The April labor report was the worst ever. As a preview to what we will discuss, let’s look at a quote from the Senior Vice President of Challenger. There were 671,129 job cut announcements in April which was the most ever. The data starts in 1993. The previous record was 248,475 in January 2002, meaning this April report was 170% higher than the most ever. The Senior VP stated, “No doubt employers have every intention of bringing back workers once the immediate crisis passes, but the indefinite nature of this pandemic coupled with the fact that we’re seeing recession- or even depression-level economic data means the vast majority of these jobs will not return any time soon.”
The labor market is promising if you go with the assumption that many people will get their jobs back. As you can see from the chart below, 78.3% of workers were furloughed in April.
Most unemployed people are receiving good benefits and most employers want to bring their workers back. It sounds simple, but it’s actually difficult because once the shutdowns end, demand doesn’t come roaring back. Business as usual will be changed for many months which means this glimmer of hope is only the best case scenario, not what will probably happen.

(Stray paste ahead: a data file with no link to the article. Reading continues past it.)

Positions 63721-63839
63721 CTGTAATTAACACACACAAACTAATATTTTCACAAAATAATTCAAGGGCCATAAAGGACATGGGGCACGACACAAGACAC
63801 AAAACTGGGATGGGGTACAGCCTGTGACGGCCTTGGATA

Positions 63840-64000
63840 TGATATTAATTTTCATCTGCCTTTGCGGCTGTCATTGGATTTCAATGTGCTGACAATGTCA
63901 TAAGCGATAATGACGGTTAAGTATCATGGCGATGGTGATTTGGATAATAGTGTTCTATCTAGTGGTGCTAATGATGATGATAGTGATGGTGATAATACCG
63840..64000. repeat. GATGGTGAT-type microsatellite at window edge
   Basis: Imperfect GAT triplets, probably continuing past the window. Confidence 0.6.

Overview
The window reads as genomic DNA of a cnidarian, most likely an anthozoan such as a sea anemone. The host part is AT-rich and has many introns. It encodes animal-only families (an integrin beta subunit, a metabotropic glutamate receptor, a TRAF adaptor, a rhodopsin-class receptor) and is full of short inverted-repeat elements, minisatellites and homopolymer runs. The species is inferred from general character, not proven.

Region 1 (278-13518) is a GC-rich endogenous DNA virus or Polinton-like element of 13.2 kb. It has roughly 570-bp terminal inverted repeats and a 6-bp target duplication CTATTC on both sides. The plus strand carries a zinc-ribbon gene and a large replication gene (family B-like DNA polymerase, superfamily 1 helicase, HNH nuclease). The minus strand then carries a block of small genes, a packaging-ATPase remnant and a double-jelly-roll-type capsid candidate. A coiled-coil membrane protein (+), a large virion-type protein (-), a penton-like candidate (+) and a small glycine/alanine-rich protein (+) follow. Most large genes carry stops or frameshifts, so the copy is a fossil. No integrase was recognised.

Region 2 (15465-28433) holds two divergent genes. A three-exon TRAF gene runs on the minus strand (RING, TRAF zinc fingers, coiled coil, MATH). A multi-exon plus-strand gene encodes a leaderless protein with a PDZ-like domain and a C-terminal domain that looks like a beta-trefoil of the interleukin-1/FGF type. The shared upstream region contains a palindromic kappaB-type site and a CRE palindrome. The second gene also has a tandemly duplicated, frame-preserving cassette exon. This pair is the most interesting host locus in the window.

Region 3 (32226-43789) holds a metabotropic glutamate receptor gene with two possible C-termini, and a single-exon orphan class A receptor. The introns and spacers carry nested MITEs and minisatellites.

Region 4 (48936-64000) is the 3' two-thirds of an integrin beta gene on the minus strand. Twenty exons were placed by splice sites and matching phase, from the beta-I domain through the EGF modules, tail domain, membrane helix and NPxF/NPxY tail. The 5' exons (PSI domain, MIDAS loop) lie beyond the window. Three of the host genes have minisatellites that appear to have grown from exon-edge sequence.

Record Job Loss
There were 20.5 million jobs lost in April which was the most
ever by a landslide. For comparison’s sake, the previous worst decline ever was
1.959 million in 1945. The labor market is bigger now, but not 10 times bigger (4.8%
decline in September 1945 & 13.5% decline in April 2020). Furthermore,
there were 9 million jobs lost in 2 years during the great financial crisis. The
only good news is there probably will be fewer job losses in May because initial
jobless claims fell.
In April the unemployment rate spiked to 14.7% from 4.4%. The unemployment rate doesn’t show the whole picture because of all the underemployed people and the people who dropped out of the labor market. That’s why it’s tough to determine if the unemployment rate in May and June will get above the Great Depression peak. That’s more for economic historians to review as they determine which was the worse labor market. This one will probably be worse, but for a shorter period.
As we mentioned, the number of underemployed people skyrocketed.
The U-6 rate increased 14.1% to 22.8% which is the highest reading ever. This
data only goes back to 1994. However, since the U-3 rate is the highest since
the Great Depression, we’d say it’s likely this rate is the highest since then
as well. The labor force participation rate fell to 60.2% which was a 2.5%
decline. As you can see from the chart above, this is the lowest rate since
1973. On the one hand, it is being pulled lower by demographics. On the other
hand, this is the worst decline ever by far. The previous worst monthly decline
was 0.7%. Put simply, this metric rarely moves much.
The scary aspect of this report is many older people won’t
get their jobs back. They either won’t want to get sick or they will be passed
over by employers. This was a sad ending for many baby boom workers. Of course,